I have met a few people that parroted 'Teach the controversy' and that ID sounds perfectly reasonable to them.

Probably because they are already in a YEC mindset or they haven't thought it out very deeply yet to realise the implications. There is nothing to learn after all from ID 'science'. A few cherry picked arguments sound convincing until it all has to be harmonized as a whole with the rest of the known facts.

Edited by AdminModulous, : No reason given.

Edited by AdminModulous, : Erm, no idea what happened there. I was trying to edit my post, but then the system crashed. I came back and it had edited this post and refused to let me log back in. Sorry about that.


This message is a reply to:
 Message 223 by Modulous, posted 02-27-2009 3:57 AM Modulous has responded

Replies to this message:
 Message 225 by Modulous, posted 02-27-2009 6:32 AM shalamabobbi has responded
 Message 226 by Percy, posted 02-27-2009 7:07 AM shalamabobbi has not yet responded

  
shalamabobbi
Member (Idle past 1106 days)
Posts: 397
Joined: 01-10-2009


Message 227 of 438 (500550)
02-27-2009 8:06 AM
Reply to: Message 225 by Modulous
02-27-2009 6:32 AM


Re: wedge or wedgy?
Looks like wedgy then..

The article pulls up as though it is current. The date for the article is listed as "accessed Feb 27, 2009" but in different print "This article was originally published in July, 1981."

The university in Dallas Texas shows an annual budget of $7 million with a faculty of 4 full time and a student body amounting to 50 approx. Date for this is Dec 16, 2007.

School: The institute runs its own graduate school that offers master’s of science education degrees. Its stated mission: to “research, educate and communicate Truth involving the study and promotion of scientific creationism, Biblical creationism, and related fields.”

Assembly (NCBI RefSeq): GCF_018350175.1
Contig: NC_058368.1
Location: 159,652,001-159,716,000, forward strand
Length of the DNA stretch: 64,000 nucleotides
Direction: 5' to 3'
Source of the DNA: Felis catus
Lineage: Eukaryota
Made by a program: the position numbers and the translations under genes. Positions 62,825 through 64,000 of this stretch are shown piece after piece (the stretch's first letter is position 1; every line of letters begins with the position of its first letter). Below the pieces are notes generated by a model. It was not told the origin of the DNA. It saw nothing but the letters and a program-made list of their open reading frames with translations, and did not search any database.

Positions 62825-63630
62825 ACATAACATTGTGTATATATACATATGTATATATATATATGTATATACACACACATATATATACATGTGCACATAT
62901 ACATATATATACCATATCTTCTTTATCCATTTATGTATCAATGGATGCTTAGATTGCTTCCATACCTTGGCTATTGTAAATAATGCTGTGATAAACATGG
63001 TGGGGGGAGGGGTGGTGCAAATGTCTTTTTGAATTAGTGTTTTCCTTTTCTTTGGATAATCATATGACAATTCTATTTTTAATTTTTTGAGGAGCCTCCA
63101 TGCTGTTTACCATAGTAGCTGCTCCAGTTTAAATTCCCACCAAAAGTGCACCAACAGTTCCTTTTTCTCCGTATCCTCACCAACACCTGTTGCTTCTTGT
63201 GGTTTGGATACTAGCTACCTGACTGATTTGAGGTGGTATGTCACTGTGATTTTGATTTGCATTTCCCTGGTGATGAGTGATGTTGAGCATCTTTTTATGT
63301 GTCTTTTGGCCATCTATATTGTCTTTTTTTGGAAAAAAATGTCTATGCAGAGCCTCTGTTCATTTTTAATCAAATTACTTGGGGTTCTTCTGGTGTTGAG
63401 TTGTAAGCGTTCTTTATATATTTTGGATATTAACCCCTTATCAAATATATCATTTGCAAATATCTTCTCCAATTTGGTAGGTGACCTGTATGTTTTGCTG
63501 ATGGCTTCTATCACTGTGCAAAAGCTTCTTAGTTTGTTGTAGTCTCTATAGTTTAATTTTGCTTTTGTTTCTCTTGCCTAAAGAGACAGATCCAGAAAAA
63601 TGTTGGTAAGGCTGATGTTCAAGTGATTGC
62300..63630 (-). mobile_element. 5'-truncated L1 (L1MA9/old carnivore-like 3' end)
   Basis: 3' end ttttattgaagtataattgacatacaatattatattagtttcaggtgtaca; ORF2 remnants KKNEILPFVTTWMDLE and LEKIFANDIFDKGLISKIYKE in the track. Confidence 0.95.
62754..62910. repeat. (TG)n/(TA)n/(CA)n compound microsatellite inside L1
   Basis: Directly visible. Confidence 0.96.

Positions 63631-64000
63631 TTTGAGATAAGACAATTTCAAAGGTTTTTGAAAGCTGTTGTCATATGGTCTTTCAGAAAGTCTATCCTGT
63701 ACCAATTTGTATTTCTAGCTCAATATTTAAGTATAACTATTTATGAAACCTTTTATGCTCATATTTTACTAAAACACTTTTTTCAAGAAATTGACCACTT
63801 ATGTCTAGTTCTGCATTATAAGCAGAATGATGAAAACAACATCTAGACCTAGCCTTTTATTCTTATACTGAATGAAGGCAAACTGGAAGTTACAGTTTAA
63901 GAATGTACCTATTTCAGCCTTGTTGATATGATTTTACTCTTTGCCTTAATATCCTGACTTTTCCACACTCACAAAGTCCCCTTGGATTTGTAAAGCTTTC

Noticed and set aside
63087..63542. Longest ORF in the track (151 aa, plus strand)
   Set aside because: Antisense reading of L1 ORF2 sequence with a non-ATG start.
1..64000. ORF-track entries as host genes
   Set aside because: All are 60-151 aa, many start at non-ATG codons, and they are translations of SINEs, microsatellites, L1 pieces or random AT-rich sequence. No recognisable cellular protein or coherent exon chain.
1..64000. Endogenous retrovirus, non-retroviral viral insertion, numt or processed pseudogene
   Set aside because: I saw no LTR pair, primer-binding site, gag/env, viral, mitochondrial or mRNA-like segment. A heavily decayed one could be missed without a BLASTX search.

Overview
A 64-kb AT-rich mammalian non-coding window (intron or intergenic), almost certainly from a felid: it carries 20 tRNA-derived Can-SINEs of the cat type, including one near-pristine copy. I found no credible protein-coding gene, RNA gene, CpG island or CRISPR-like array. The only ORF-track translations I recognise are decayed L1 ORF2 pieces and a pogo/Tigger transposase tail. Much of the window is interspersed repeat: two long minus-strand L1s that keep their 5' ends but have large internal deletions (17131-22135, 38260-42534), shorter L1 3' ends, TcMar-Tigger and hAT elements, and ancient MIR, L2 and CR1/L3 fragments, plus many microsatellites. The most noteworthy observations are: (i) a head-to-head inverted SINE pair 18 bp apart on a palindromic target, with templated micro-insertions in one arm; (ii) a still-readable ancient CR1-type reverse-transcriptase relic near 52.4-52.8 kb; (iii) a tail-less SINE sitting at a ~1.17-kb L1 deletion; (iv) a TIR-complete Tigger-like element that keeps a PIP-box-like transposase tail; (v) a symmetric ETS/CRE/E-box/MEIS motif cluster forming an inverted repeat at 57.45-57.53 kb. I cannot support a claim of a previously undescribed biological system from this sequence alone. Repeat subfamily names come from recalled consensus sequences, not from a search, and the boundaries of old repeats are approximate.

How in the hell did they get accreditation with that mission statement?

So they're spitting out about 10 graduates per year..

http://www.religionnewsblog.com/20141/creationism-5

ICR is Creation Research. Stein was looking for the Discovery Institute (I know, it is difficult to keep them straight sometimes)

yep the discovery institute was what I remembered from the documentary - located in Washington.
I'll have to rewatch it to see if they mentioned the budgets. I don't remember anything along those lines.
Looks like they had a budget of approx 4 million annual. Funded by Baptists who hoped they'd be able to disprove evolution. Guess some things can't be bought.
Think Tank.. bit of an oxymoron.

Edited by shalamabobbi, : No reason given.


This message is a reply to:
 Message 225 by Modulous, posted 02-27-2009 6:32 AM Modulous has not yet responded

Replies to this message:
 Message 228 by JonF, posted 02-27-2009 2:14 PM shalamabobbi has responded

  
shalamabobbi
Member (Idle past 1106 days)
Posts: 397
Joined: 01-10-2009


Message 229 of 438 (500591)
02-27-2009 3:48 PM
Reply to: Message 228 by JonF
02-27-2009 2:14 PM


Re: wedge or wedgy?
They didn't.

quote:
In 1988, California education officials tried to remove the institute’s authority to grant master’s of science degrees, arguing that the program didn’t pass academic muster. The institute sued the state, arguing that the decision violated its constitutional rights. The school received $225,000 in a 1992 settlement. By then, a new state panel was in charge of evaluating such private schools.